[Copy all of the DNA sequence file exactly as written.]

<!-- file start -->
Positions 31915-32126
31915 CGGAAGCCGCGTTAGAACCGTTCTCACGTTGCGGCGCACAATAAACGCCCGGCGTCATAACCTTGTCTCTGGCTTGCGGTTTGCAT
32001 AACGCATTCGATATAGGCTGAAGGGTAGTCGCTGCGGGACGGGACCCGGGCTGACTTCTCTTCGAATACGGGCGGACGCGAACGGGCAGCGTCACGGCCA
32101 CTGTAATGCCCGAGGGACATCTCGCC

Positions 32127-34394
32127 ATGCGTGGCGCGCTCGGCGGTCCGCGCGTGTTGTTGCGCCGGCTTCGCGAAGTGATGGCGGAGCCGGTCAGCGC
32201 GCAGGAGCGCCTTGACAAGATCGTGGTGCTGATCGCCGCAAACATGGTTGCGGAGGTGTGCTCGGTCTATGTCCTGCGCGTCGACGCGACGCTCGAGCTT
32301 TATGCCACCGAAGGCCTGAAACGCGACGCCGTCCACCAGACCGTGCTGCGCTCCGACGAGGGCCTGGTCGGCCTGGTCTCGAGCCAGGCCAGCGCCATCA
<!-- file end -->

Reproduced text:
Positions 31915-32126
31915 CGGAAGCCGCGTTAGAACCGTTCTCACGTTGCGGCGCACAATAAACGCCCGGCGTCATAACCTTGTCTCTGGCTTGCGGTTTGCAT
32001 AACGCATTCGATATAGGCTGAAGGGTAGTCGCTGCGGGACGGGACCCGGGCTGACTTCTCTTCGAATACGGGCGGACGCGAACGGGCAGCGTCACGGCCA
32101 CTGTAATGCCCGAGGGACATCTCGCC

Positions 32127-34394
32127 ATGCGTGGCGCGCTCGGCGGTCCGCGCGTGTTGTTGCGCCGGCTTCGCGAAGTGATGGCGGAGCCGGTCAGCGC
32201 GCAGGAGCGCCTTGACAAGATCGTGGTGCTGATCGCCGCAAACATGGTTGCGGAGGTGTGCTCGGTCTATGTCCTGCGCGTCGACGCGACGCTCGAGCTT
32301 TATGCCACCGAAGGCCTGAAACGCGACGCCGTCCACCAGACCGTGCTGCGCTCCGACGAGGGCCTGGTCGGCCTGGTCTCGAGCCAGGCCAGCGCCATCA